I think i “fake it” a lot, except in my blog … and i get some interesting responses to “not” faking “it”. So, maybe for the blog, which is not about recovery from alcoholism can be my catharsis, but maybe not. What i mean is, sometimes when i feel down i get the sense i’m being either “enabled” to be sad, or “slapped” for being sad. Niether of which does anyone any good, really. So, if the key is reaching out to PEOPLE for support, i suppose i need to go with something in the middle (like you are) … be honest, but try like hell to plaster a damn smile on the old face and think of (for me Harper) … or for you (whatever will bring you some peace) … like that. Just like that … all over the place. Just be well. I hate to see a fellow recoverer down … but it’s part of the package. Stay sober, my friend. NOT thirsty (except for life). xx Melis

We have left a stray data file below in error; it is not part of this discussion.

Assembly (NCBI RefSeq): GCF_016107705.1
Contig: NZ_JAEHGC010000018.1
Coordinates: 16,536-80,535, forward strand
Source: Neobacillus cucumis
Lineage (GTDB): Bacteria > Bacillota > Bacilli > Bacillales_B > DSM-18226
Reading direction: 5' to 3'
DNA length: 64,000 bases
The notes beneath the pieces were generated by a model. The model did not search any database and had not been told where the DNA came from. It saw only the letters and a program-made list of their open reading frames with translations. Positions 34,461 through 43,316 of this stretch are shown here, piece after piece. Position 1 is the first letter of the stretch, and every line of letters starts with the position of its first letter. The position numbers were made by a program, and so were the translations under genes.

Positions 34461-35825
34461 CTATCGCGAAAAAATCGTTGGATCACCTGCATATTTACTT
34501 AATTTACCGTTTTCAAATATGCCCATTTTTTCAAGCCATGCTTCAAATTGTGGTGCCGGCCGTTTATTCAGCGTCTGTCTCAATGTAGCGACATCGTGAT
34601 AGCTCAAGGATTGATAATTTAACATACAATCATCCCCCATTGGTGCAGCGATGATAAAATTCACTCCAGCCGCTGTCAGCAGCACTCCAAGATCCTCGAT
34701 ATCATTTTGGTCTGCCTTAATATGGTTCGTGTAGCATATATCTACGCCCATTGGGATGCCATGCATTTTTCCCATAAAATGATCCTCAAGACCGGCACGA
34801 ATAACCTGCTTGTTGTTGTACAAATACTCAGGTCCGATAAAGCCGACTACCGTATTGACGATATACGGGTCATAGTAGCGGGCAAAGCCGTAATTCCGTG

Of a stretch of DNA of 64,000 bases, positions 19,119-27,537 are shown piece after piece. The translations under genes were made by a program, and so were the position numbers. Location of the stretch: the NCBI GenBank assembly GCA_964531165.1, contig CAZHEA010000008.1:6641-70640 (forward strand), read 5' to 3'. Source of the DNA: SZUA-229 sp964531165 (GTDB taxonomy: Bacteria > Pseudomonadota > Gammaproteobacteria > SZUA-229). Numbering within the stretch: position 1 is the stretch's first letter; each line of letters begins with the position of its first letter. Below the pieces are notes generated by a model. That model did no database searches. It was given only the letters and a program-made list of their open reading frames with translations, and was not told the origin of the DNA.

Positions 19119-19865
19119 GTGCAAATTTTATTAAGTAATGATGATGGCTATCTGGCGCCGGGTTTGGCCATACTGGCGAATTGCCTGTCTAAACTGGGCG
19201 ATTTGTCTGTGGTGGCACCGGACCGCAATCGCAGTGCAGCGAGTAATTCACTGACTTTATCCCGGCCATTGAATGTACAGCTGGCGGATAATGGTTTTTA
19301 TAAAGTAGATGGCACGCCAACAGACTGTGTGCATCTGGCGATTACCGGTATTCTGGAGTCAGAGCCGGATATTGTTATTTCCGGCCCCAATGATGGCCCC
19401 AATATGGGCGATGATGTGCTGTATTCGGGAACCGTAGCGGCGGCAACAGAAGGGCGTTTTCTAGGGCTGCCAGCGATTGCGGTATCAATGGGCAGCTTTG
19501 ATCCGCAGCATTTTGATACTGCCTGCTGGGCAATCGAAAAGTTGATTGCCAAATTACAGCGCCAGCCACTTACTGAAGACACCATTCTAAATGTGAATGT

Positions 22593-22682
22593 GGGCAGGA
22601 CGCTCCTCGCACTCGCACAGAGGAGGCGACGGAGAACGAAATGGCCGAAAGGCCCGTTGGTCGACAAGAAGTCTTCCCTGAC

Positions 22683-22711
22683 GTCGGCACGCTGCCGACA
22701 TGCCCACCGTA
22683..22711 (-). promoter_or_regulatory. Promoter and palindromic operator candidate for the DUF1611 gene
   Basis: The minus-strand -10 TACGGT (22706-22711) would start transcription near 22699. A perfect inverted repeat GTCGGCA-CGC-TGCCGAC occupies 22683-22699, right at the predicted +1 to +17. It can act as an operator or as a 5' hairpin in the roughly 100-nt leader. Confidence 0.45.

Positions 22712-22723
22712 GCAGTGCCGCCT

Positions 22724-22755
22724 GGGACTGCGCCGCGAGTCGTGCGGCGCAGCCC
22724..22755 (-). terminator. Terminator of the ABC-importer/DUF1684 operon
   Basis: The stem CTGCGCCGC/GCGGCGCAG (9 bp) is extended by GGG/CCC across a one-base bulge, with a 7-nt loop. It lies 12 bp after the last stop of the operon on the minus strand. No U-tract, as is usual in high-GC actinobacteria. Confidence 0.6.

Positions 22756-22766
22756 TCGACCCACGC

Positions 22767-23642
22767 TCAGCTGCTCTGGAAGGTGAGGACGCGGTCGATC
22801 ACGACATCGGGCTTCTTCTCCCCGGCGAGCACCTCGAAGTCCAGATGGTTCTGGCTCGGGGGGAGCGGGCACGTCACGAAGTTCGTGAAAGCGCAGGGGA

• Two comments in one day…i’m spoiled! Cleaning is definitely an opportunity for constructive meditation!

      You’re right… in life we have to fake it. In my job i’m in constant contact with customers and i cannot walk into a meeting and start telling people about how bummed or down i am. To be honest, i think i was tempted to do that here in this blog because i perceived myself as some white knight of sobriety and wanted others to see me like that as well. The truth is, i’m human and i have my rough spots and not to recognize that is a threat to my sobriety because there’s an inherent lack of humility in thoughts like that. So i’ve decided to come out of the closet as a human being.

      You’re right, though, the key to getting through this rough patch is people people people and i’m doing better at reaching out to them. Thanks for your thoughts and suggestions, i feel a little better already!

      Keep coming back,

      Al K Hall